When an idea is only modestly counterintuitive, violating innate categories in only one or two ways, it becomes highly memorable and transmissable. An example is the deity Zeus – he is invisible and superhumanly powerful, but otherwise thinks and behaves pretty much like a normal person. This makes him highly memorable while still being easy to understand. Superhuman agents spread easily through a population.
By contrast, a radically counterintuitive idea doesn’t just violate innate categories in one or two ways, it completely redefines them. Quantum physics is a good example. Others include calculus, science, theology, and – you guessed it – naturalistic spirituality. Radically counterintuitive ideas are difficult to remember and difficult to transmit, because it’s tough to wrap your mind around them.
When a person encounters such an idea, the mind tends to transform it into a less counterintuitive form. After passing through a few minds this way, you tend to end up with something quite different. There’s a reason why popular conceptions of science don’t match up very well with real science, despite large and well-funded institutions pounding away at wrong conceptions.
In the case of naturalistic spirituality, we don’t have any such institutions to fight the uphill battle against misunderstanding. For every dedicated naturalist who puts in the arduous effort necessary to understand, there may well be ten more who misunderstand and drown out the voices of the dedicated few. Speaking of gods in any form, regardless of our intended symbolic meanings, may end up spreading more non-naturalism in society than naturalism. Or it may spread simple atheism, meaning atheism without any spiritual or religious content whatsoever, because that’s what many boil it down to. Perhaps that’s why naturalistic forms of religion, all throughout history, have never comprised more than a small minority within a larger, quite different tradition.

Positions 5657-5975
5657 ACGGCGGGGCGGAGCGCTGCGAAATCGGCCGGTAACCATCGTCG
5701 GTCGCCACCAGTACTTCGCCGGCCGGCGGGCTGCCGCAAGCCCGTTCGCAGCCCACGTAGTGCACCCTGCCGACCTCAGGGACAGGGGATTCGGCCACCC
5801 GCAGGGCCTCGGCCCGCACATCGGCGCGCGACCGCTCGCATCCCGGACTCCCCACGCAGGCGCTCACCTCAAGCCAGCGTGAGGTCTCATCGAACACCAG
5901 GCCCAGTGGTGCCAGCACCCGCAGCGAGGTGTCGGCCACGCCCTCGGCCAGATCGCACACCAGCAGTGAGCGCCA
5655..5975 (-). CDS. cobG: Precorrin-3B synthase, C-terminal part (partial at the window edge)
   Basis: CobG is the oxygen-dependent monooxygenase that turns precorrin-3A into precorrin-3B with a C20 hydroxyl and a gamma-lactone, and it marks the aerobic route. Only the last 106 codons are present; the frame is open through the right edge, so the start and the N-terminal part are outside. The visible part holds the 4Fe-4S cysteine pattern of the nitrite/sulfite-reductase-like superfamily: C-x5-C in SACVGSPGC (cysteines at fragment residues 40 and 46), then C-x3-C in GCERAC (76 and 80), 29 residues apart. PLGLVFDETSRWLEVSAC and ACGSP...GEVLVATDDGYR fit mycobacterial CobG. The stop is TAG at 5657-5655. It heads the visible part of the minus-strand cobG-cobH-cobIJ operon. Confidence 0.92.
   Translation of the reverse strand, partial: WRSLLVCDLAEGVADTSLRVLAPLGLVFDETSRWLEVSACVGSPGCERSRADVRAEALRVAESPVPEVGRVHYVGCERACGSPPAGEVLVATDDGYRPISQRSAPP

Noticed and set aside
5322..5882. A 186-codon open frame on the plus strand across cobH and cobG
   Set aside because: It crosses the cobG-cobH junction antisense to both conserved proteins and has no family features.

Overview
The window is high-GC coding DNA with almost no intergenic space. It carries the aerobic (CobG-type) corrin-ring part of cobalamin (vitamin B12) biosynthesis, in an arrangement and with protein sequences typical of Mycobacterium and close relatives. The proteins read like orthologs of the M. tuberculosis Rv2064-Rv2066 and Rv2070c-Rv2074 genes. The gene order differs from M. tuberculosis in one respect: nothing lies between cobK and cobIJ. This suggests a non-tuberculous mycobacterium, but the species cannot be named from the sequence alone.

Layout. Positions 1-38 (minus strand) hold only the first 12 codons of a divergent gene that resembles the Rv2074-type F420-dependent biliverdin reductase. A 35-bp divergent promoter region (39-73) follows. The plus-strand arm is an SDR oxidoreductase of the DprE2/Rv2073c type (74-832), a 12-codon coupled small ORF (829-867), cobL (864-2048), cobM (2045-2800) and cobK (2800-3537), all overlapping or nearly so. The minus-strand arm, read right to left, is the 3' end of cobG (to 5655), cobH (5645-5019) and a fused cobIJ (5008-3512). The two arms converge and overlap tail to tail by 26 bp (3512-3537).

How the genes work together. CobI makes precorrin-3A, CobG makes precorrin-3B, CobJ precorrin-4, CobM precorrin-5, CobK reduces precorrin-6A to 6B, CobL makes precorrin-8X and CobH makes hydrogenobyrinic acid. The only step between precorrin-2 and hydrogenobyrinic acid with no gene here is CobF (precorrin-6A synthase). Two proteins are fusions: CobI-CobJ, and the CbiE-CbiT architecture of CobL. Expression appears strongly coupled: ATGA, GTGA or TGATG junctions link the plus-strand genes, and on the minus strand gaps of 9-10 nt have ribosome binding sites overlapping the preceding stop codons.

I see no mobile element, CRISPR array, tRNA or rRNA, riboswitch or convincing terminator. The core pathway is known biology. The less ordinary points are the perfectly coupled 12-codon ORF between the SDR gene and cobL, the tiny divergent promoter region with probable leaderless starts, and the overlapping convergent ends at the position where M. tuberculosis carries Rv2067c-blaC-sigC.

So, in the end, it could be that promoting Naturalistic Paganism really promotes non-naturalistic religion or simple atheism more than anything else. Again, this may not constitute harm in your view, but it should at least give reason to question the viability of what we’re doing.
So, is there potential for harm?
In the end, any potential harm must be weighed against the potential good. My next post will consider arguments for the good done by naturalistic spirituality. For now, though, let’s just concentrate on whether there is harm.
What do you think? Is there some truth in these arguments? Are there other cogent arguments for harm?